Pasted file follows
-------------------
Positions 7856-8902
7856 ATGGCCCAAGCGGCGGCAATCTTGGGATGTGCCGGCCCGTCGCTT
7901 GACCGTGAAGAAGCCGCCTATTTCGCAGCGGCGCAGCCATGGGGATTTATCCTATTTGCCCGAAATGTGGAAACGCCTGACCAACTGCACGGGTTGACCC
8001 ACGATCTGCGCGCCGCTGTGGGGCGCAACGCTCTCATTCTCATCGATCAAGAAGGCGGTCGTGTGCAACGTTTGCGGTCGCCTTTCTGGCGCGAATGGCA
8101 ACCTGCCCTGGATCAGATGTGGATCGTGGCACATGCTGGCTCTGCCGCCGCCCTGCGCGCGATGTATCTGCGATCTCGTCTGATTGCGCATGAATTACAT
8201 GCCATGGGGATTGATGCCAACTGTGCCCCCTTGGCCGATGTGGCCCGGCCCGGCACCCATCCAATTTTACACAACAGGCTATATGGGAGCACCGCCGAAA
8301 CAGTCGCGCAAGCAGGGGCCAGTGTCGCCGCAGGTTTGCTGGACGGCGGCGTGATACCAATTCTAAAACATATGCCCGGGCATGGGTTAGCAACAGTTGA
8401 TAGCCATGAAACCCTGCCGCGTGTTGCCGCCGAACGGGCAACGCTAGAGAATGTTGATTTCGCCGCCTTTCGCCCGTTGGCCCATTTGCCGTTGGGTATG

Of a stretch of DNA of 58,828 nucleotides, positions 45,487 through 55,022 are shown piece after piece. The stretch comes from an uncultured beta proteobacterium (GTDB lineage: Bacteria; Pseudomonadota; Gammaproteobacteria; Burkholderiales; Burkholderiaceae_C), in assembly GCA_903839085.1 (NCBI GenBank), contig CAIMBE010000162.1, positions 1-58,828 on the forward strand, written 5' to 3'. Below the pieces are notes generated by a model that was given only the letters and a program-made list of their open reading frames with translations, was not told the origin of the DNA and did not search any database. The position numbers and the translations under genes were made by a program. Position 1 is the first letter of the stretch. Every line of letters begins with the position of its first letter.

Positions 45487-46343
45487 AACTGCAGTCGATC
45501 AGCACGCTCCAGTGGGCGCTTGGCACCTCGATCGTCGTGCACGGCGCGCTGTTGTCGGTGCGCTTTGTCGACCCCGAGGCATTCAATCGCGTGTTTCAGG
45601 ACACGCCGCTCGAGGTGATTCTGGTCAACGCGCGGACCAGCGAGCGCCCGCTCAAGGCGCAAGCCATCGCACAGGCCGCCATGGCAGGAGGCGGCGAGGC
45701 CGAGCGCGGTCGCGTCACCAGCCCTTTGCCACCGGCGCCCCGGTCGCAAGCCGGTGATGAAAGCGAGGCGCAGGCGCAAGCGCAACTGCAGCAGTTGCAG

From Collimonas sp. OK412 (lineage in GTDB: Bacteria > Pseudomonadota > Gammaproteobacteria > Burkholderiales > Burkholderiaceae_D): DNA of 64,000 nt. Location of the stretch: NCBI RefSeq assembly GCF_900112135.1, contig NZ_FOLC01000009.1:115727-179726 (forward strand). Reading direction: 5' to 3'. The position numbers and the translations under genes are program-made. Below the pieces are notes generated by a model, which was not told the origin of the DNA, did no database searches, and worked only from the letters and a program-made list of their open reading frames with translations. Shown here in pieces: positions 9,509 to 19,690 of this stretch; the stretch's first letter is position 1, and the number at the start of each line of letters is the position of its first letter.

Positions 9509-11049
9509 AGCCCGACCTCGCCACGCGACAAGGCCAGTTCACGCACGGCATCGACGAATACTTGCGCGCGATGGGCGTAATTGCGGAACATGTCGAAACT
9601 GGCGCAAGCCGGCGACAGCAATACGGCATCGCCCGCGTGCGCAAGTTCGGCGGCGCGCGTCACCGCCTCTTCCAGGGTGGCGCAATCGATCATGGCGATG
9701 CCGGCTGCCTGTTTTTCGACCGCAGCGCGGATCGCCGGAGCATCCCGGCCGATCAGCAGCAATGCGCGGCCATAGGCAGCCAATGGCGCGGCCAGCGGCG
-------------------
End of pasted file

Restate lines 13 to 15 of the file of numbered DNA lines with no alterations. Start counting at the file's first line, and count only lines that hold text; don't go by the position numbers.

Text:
45601 ACACGCCGCTCGAGGTGATTCTGGTCAACGCGCGGACCAGCGAGCGCCCGCTCAAGGCGCAAGCCATCGCACAGGCCGCCATGGCAGGAGGCGGCGAGGC
45701 CGAGCGCGGTCGCGTCACCAGCCCTTTGCCACCGGCGCCCCGGTCGCAAGCCGGTGATGAAAGCGAGGCGCAGGCGCAAGCGCAACTGCAGCAGTTGCAG

From Collimonas sp. OK412 (lineage in GTDB: Bacteria > Pseudomonadota > Gammaproteobacteria > Burkholderiales > Burkholderiaceae_D): DNA of 64,000 nt. Location of the stretch: NCBI RefSeq assembly GCF_900112135.1, contig NZ_FOLC01000009.1:115727-179726 (forward strand). Reading direction: 5' to 3'. The position numbers and the translations under genes are program-made. Below the pieces are notes generated by a model, which was not told the origin of the DNA, did no database searches, and worked only from the letters and a program-made list of their open reading frames with translations. Shown here in pieces: positions 9,509 to 19,690 of this stretch; the stretch's first letter is position 1, and the number at the start of each line of letters is the position of its first letter.